Wednesday, June 16, 2010

For the Record...

Okay, let's be frank.

That interesting thing that just happened didn't "peek" your interest. Nor did it "peak" your interest. It PIQUED your interest.

I sense that you are searching for the appropriate exclamation. No, it's not "wahlah" or "wa-la". And "viola" is either a stringed musical instrument a little larger than a violin, or it is Mama/Thelma Harper's spinster friend.


Friday, June 4, 2010

Pink Peep-toe Perfection

Really, no words are needed.


See? Perfection.

(Thanks to Pink Frenchie at Les Petits Plaisirs in her Summery Weekend Wish post.)

Wednesday, June 2, 2010

Family Cookouts

We actually had two cookouts with my family this weekend. The first was with a soccer team of four year olds celebrating the end of their season (Go Rainbow Fish!), and as you might imagine, was less about the actual food than the experience. You know, burgers, hot dogs, chips. And a playground. One of the four year olds was my nephew, and my brother, his dad, was the coach. My brother didn't know anything about soccer before becoming the coach of this "pre-instructional" team. He calls it "herdball." The team learned to pass, to stay in their own field, and to use their feet instead of their hands. They also scored at least one goal apiece in their last game!

This is the cake my sister-in-law made for the occasion. Very tasty! Do you see the soccer players looking for dandelions on this cake? No? Well, it's there. I have been assured. If you live in the Knoxville area and need a special occasion cake, cupcakes, cookies, pie, tiramisu, etc., she can help you! Contact me for more information.

My sweet hubby ran one of the grills for this cookout, and he ran the grill for the family on Memorial Day as well. I don't have pics of what we grilled Monday, but here he is grilling burgers on Saturday. Isn't he cute? (He can cook on a stove, too. Jealous?)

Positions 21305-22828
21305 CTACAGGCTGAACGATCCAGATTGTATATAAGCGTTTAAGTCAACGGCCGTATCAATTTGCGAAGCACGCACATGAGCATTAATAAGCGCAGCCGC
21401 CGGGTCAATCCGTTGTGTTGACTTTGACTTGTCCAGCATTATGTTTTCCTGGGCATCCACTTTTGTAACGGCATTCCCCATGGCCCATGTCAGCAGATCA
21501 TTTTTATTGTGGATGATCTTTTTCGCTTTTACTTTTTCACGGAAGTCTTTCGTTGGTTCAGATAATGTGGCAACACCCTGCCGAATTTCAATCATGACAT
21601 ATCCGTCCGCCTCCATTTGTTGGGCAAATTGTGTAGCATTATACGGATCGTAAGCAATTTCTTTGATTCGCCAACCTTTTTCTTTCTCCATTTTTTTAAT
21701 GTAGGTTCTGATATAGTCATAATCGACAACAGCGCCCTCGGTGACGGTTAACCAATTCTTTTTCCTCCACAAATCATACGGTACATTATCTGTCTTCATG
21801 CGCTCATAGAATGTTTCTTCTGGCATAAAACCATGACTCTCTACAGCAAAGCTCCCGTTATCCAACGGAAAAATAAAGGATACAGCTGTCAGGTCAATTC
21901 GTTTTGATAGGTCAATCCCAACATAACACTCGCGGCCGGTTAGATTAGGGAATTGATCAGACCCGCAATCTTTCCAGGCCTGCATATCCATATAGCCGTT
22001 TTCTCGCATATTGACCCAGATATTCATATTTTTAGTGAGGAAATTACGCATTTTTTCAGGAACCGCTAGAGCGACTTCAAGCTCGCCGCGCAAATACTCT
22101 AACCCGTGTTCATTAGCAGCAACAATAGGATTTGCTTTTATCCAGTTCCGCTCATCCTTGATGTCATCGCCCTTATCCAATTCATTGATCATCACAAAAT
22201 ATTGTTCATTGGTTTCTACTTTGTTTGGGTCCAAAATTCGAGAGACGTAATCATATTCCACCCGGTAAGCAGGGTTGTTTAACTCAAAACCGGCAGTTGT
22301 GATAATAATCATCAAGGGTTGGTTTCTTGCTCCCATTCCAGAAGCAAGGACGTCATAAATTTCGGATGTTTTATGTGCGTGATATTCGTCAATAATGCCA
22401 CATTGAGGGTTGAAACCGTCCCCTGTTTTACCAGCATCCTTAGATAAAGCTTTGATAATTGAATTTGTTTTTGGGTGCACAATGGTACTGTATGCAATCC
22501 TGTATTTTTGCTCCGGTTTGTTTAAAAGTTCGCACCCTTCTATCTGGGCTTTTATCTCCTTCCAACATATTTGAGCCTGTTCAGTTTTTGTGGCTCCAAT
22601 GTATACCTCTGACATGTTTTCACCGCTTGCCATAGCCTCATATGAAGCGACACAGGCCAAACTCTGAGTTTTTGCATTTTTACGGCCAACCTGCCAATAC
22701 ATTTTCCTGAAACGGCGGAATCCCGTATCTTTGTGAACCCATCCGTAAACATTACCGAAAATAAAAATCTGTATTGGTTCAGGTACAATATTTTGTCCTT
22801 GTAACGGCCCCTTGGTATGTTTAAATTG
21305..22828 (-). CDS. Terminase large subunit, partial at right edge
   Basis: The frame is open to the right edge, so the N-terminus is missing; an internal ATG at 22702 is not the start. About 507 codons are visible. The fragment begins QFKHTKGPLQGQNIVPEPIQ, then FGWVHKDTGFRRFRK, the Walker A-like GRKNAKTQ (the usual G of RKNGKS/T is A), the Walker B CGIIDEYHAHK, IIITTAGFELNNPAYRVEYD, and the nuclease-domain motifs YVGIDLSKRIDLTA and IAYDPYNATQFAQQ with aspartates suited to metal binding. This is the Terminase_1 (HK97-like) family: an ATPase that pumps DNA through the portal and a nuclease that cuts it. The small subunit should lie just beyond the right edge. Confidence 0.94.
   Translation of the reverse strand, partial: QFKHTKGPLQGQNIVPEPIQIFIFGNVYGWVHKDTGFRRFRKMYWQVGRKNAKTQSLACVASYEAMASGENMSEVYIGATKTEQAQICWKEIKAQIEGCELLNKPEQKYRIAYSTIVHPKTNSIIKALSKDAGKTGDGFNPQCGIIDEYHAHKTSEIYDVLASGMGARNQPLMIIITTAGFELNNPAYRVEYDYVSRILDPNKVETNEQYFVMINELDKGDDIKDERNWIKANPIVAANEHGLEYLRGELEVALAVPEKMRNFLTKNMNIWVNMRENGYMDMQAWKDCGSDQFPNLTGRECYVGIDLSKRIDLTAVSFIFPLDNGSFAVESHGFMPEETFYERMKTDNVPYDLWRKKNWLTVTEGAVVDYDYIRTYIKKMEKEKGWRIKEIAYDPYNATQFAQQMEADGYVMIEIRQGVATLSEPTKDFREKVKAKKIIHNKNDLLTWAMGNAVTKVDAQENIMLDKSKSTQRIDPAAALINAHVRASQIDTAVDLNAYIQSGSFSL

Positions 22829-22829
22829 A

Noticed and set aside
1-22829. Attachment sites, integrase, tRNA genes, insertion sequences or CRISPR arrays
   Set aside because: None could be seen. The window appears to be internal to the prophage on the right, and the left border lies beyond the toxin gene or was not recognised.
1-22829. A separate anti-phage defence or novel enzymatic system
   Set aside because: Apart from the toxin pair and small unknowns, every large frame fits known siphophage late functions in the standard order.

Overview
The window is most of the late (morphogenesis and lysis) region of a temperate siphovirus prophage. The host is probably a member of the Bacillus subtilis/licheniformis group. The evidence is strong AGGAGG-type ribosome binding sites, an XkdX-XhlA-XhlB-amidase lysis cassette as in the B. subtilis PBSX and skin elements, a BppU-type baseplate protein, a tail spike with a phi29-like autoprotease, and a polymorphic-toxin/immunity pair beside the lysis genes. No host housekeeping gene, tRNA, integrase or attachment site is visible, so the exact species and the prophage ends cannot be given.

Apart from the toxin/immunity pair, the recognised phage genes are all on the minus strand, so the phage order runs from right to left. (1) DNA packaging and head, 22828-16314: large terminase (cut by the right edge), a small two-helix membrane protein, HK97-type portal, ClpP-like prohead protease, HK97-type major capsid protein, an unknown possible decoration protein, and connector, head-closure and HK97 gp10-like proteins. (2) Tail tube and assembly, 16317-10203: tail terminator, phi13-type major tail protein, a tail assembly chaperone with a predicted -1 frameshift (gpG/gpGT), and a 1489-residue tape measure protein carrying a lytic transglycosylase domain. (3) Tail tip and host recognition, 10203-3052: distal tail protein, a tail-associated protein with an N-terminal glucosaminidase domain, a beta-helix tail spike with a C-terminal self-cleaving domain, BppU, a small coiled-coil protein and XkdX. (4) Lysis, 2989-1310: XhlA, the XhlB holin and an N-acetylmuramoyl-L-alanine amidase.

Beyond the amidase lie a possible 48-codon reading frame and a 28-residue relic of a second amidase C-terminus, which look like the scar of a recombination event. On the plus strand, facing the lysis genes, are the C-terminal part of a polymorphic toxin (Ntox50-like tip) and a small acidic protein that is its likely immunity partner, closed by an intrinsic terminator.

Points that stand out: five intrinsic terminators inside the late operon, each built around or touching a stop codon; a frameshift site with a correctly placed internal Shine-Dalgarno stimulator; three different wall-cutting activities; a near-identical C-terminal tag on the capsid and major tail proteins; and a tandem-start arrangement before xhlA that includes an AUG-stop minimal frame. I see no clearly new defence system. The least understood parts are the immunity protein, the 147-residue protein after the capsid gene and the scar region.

We were trying to cook low sodium, so I experimented a bit on the marinade for the chicken. We had frozen boneless skinless chicken breasts, which are too easy to dry out on the grill. My mother selected the pieces that were the most even thickness to help them cook evenly. I put them in a ziptop bag and filled it with the marinade. We let it sit out Sunday evening to start to thaw, then put it in the refrigerator overnight to finish the marinating and thawing. I didn't measure anything, and I just worked with what we had on hand.

Here are the rough proportions I used for about 10-12 chicken breasts: 4-6 cups of dairy, around half a cup of something acidic, and 2-4 teaspoons of dried herbs (optional). The dairy helps to keep the chicken stay moist without using salt, or so I've been told. Ideally, the dairy would include Greek yogurt or sour cream plus milk, half and half (regular or fat-free), or cream to thin it. I mixed it together before pouring it over the chicken, but you could coat the chicken with the yogurt or sour cream first. Then put the chicken in the ziptop bag and pour the other ingredients over it. I used lime juice and cilantro for the acidic element and herb combination, but you could use red wine vinegar and fresh basil chiffonade (you could also add some mozzarella for a Caprese-style dish), grapefruit juice and rosemary, or whatever combination you would like. And the expert on the grill timed them perfectly! The cilantro and lime combination was very subtle, but this was the most tender, moist chicken. This is definitely a process we will try again. And I'll get pics then!

Memorial Day

My sweet hubby and I spent Memorial Day weekend with my family this year. We had lots of fun (and lots of good food), but first...